Microsoft gets SaaSy with Telstra but doesn't go all the way

Microsoft has dipped its toe a little further in to the Software-as-a-Service (SaaS) world by making its online services available through Telstra's T-Suite platform.

The company's Exchange, Office Communications, SharePoint and Office Live Meeting products will now be available as a simple subscription services hosted by Microsoft and provided through Telstra's networks.

Clinging to its heritage, Microsoft refuses to call this a SaaS offer, continuing to prefer the term "Software Plus Service".

“This launch is the cornerstone of our software plus services alliance with Telstra,” said Microsoft Australia's Communications Sector Director, Kevin Brough.

Associate consulting director at IDC Linus Lai said the reason behind Microsoft's refusal to use the SaaS term is pretty obvious.

“Microsoft is a software company built on software licensing. To render this announcement as a software as a service one would be bit too much for them,” he said.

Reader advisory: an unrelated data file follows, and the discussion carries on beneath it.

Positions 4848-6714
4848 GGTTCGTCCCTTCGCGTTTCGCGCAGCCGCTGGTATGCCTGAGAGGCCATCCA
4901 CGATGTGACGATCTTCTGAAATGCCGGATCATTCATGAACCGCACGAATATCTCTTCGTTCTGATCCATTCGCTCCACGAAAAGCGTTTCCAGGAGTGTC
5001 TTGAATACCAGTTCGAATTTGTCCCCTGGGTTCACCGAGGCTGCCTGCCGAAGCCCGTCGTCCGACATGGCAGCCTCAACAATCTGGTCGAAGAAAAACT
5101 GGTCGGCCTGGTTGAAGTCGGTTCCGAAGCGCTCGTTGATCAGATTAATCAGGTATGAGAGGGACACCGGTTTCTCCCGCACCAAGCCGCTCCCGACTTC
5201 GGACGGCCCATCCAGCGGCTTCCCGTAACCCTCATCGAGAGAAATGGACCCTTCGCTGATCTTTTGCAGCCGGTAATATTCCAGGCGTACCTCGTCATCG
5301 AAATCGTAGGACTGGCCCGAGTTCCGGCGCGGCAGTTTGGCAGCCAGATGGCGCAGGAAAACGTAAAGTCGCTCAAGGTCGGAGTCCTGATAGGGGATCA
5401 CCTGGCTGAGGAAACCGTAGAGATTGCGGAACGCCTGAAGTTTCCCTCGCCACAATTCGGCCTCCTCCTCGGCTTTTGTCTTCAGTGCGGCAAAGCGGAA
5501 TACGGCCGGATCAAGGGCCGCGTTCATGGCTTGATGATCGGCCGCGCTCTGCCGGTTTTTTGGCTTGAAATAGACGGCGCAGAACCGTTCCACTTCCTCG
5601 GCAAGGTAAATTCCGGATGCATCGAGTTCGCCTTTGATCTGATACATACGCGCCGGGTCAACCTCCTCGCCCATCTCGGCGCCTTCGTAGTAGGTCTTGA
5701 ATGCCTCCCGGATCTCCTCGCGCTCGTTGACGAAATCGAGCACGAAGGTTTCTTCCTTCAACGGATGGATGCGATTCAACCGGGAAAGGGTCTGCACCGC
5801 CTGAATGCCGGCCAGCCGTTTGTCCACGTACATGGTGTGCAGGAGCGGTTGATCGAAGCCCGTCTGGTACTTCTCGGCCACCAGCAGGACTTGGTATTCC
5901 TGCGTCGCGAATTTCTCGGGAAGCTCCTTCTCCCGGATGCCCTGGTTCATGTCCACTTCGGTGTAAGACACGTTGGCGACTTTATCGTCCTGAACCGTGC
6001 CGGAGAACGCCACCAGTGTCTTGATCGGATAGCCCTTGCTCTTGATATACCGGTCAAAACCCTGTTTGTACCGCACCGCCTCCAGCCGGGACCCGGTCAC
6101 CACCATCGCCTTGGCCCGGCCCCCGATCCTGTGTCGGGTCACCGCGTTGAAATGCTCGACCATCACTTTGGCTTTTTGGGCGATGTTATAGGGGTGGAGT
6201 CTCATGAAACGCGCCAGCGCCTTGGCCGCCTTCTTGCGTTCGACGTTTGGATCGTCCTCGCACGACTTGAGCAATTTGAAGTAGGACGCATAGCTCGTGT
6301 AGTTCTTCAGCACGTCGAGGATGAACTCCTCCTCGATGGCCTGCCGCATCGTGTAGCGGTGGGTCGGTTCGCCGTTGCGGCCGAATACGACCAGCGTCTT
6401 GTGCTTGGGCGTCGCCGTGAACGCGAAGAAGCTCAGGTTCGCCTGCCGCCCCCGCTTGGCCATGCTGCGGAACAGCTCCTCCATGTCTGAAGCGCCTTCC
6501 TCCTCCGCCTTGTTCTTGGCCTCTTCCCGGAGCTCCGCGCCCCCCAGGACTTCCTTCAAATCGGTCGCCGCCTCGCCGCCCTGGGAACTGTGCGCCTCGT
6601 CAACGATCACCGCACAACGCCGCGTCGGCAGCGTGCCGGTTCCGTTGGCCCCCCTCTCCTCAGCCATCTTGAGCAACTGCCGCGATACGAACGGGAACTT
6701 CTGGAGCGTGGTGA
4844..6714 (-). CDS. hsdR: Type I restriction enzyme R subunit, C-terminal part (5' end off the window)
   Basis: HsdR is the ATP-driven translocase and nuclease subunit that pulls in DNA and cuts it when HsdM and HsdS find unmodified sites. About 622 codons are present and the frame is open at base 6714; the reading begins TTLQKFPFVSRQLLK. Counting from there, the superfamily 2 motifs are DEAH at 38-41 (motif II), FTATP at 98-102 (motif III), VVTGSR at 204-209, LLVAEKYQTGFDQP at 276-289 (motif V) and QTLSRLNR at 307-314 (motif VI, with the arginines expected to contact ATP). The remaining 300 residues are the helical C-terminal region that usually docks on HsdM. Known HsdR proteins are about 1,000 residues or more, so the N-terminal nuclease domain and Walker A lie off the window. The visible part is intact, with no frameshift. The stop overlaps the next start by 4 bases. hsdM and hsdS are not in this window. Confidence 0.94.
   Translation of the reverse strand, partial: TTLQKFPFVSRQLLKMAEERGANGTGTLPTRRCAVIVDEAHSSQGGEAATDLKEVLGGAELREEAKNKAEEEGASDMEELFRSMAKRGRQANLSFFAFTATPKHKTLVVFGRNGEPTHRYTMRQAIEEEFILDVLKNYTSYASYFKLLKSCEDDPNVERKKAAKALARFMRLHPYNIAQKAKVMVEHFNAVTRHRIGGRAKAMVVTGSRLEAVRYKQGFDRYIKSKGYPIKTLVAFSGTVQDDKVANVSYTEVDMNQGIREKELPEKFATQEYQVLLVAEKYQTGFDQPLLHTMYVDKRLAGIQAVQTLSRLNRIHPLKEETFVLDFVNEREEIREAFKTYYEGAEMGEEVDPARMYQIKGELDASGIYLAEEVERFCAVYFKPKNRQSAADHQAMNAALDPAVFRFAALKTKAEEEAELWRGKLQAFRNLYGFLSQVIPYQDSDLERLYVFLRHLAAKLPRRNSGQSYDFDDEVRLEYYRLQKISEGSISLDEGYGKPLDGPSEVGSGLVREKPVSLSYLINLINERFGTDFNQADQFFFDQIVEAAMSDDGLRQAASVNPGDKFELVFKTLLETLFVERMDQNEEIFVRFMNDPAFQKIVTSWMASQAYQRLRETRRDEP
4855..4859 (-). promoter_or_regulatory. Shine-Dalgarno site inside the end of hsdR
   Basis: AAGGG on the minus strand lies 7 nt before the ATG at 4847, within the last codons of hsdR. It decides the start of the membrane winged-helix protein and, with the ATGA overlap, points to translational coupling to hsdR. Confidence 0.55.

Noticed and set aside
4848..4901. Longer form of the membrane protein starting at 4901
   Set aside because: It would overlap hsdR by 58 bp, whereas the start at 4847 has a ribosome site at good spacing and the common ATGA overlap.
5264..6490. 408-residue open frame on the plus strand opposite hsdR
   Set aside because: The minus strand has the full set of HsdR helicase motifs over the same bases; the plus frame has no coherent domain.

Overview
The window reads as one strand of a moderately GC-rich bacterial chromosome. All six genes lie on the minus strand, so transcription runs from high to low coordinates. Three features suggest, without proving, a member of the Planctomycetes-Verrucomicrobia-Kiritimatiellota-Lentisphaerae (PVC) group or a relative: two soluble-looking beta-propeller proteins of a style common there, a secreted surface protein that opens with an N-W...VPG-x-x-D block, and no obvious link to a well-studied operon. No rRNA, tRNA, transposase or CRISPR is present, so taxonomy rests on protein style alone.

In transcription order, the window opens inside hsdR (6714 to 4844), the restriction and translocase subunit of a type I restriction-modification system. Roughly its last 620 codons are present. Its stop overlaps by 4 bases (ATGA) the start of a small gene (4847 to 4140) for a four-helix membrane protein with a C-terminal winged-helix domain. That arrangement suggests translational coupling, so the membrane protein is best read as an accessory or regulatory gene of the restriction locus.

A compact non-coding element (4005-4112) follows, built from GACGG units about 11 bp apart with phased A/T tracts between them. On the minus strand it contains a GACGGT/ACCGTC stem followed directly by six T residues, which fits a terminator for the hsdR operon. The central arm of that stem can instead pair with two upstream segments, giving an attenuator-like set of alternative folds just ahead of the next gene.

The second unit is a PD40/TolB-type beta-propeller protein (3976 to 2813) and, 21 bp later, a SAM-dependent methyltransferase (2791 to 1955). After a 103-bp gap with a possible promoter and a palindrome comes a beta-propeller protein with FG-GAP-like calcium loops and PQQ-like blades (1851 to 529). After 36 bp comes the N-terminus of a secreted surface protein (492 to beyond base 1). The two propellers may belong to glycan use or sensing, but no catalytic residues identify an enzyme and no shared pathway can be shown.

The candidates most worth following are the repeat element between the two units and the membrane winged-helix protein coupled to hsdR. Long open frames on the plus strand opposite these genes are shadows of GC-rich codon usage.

“[The company has] a lot of fiscal responsibility to shareholders. It would like to present a message to the customer that all options are covered. It still has on premise software, as well as software subscriptions and software delivered as a service.”

Research Vice President for Gartner Australia Geoff Johnson agrees: “It's marketing.”

When asked about how many customers have taken up Telstra T-Suite applications since its launch earlier this year, director of T-Suite at Telstra Business Marcus Bartrum admitted that the current customer base was small.

“The base is small today because we want to get things right because it is such an important strategic product for Telstra and Microsoft. The focus is on getting things right, getting the channel engaged and sorting out the operational side of things in order to drive take up,” he said.

Copyright © 2009 IDG Communications, Inc.

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